Avista Demands Cuts at Star Tribune

December 12, 2008: Avista has launched a new assault on the unions at the Minneapolis Star Tribune, demanding the unions agree to the union-busting conditions by early January.

The private equity firm is proposing to slash wages to nonunion levels.

Among those targeted are the three Teamster units at the Star Tribune, but every union is facing cruel demands from the company.

Avista, which bought Minnesota’s largest newspaper nearly two years ago, has indicated to the unions that if they do not agree to the union-breaking terms, it could file for bankruptcy.

While that could be true, newspaper analysts predicted that when Avista purchased the Star Tribune, it would do what other private equity firms do—slash costs and then resell the newspaper at a tidy profit. Some observers speculate that Avista might have a buyer who is waiting in the wings to purchase the newspaper after the company slashes payroll and takes the wrecking ball to the unions.

Star Tribune bosses have told the unions that Avista has been unable to make loan payments to its banks, requiring it to demand new concessions from the unions.

Several unions are on the verge of voting to negotiate with the company.

Solidarity Committee

A Newspaper Workers Rank and File Solidarity Support Committee, formed during the summer to resist the concessions, is campaigning among union members throughout the Star Tribune to promote union solidarity.

Some of the company’s proposals are so horrendous that they would essentially make it a nonunion shop. Further, the company is proposing some drastic cuts that would so weaken the unions that they would be unable to effectively resist even more union-busting demands in the next round, either with Avista or a new employer.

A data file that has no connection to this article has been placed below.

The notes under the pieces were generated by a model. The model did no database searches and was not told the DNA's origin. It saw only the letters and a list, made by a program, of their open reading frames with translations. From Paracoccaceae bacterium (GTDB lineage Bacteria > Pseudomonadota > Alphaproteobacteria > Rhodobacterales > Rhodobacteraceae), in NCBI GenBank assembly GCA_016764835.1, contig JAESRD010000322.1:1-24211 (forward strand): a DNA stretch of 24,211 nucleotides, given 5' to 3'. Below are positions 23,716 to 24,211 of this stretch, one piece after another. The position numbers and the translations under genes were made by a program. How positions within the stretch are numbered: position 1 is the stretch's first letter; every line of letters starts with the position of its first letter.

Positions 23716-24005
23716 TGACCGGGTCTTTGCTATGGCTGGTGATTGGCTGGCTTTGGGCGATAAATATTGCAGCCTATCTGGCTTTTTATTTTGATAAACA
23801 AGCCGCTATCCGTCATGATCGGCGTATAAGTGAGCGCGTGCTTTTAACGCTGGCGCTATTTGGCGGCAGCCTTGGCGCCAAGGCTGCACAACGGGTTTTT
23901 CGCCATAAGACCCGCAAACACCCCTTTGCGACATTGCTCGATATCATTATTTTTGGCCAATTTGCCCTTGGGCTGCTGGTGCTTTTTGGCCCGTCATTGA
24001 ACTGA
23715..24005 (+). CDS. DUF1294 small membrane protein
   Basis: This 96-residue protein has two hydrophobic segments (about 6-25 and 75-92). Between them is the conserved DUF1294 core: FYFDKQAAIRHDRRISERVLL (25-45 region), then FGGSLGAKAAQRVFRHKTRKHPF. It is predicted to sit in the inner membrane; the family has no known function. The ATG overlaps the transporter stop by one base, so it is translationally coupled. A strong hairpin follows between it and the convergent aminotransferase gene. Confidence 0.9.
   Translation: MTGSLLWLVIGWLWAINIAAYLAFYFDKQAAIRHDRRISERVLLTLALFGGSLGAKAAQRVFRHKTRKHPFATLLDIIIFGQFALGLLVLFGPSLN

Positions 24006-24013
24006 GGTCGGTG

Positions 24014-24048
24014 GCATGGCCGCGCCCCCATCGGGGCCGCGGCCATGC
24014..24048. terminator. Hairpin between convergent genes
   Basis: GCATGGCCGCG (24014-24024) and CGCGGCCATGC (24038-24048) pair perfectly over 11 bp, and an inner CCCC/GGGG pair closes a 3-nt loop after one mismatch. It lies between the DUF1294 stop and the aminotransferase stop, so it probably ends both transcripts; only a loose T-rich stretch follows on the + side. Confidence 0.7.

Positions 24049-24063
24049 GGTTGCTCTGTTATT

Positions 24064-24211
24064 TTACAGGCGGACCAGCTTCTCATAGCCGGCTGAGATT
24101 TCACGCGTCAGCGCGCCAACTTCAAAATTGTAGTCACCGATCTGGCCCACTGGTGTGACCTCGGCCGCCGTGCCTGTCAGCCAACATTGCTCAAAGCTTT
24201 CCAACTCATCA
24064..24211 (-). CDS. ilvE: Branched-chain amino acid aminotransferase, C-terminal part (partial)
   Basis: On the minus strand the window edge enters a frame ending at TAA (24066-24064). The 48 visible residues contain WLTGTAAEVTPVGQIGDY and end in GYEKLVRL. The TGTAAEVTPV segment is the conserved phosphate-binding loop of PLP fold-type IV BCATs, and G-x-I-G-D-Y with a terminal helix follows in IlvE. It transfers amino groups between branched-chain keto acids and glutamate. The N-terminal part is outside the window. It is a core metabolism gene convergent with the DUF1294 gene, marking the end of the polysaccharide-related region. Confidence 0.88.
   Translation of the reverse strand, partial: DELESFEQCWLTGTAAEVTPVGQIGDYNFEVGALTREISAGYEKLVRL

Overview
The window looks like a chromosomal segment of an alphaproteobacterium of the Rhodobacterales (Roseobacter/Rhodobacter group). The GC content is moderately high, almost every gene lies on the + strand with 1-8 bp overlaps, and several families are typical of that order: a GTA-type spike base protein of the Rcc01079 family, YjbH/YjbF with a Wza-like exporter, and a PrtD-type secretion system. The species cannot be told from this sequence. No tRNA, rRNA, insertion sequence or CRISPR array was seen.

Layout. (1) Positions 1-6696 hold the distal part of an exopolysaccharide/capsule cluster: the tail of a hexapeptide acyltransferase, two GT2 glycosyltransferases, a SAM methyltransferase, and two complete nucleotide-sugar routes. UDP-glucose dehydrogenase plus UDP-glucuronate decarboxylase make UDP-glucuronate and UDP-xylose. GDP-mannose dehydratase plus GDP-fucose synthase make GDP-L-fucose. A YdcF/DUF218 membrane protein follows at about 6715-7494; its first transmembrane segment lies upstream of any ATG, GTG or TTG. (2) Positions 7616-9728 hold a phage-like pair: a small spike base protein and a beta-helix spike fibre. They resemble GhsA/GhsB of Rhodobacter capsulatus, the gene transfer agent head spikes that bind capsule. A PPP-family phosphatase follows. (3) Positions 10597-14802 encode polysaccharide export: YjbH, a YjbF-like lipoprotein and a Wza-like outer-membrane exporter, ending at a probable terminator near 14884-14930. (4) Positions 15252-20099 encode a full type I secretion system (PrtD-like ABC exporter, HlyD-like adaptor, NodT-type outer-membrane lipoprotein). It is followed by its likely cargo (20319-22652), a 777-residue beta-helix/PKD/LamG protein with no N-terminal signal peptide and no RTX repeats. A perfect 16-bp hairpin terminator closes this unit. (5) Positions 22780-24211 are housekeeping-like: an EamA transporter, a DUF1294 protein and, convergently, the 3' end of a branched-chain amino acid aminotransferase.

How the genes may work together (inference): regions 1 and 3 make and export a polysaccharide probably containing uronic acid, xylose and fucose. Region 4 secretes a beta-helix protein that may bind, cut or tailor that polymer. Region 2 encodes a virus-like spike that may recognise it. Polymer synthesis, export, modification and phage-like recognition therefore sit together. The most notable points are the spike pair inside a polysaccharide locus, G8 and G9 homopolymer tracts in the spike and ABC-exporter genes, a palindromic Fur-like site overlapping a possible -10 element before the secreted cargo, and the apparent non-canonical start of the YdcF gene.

Under the proposal, full-time Teamster newspaper drivers would see their hourly pay cut from $27.19 to $18.50 per hour. That would cut annual pay from $53,700 to $36,500, a 32 percent pay cut. In addition, the full-time drivers would be sharply reduced with the bulk of the work going to low-paid part-timers.

The Pressmen, who are also Teamsters, twice voted to reject concessionary packages in recent months. Under a new proposal from the company, the concessions are even bigger, reducing their numbers and cutting the pay of journeymen by 12 percent.

The Mailers, who are also members of the Teamsters Union, face grim concessionary demands that would see their pay reduced by 42 percent.

The Newspaper Guild, which is affiliated with the Communication Workers of America, agreed to a concessionary three-year contract that took effect Aug. 1, yet Avista has come back again, proposing to freeze pay for all three years, negating a small increase in the second half of the contract. Pensions would be frozen. The company also proposed to eliminate overtime pay for assistant city editors, a significant portion of the work force.

The Newspaper Workers Rank and File Solidarity Support Committee, made up of rank-and-filers from the various newspaper unions, has made clear that it supports every union effort to stand up to Avista.

It is pointing out to workers that the company is pursuing a divide and conquer strategy in which some unions may be getting hit harder than others. “Even if your union is not hammered as hard as another, an injury to one is an injury to all,” the committee says in a flyer being distributed to workers.

The drivers union at the Star Tribune has long been a strong Teamster unit in the Twin Cities. But if the drivers union is beaten by sharply reducing their numbers and wages, then every union at the Star Tribune will suffer.

“In the end, we will all be busted,” the flyer from the committee states. “We need union solidarity.”

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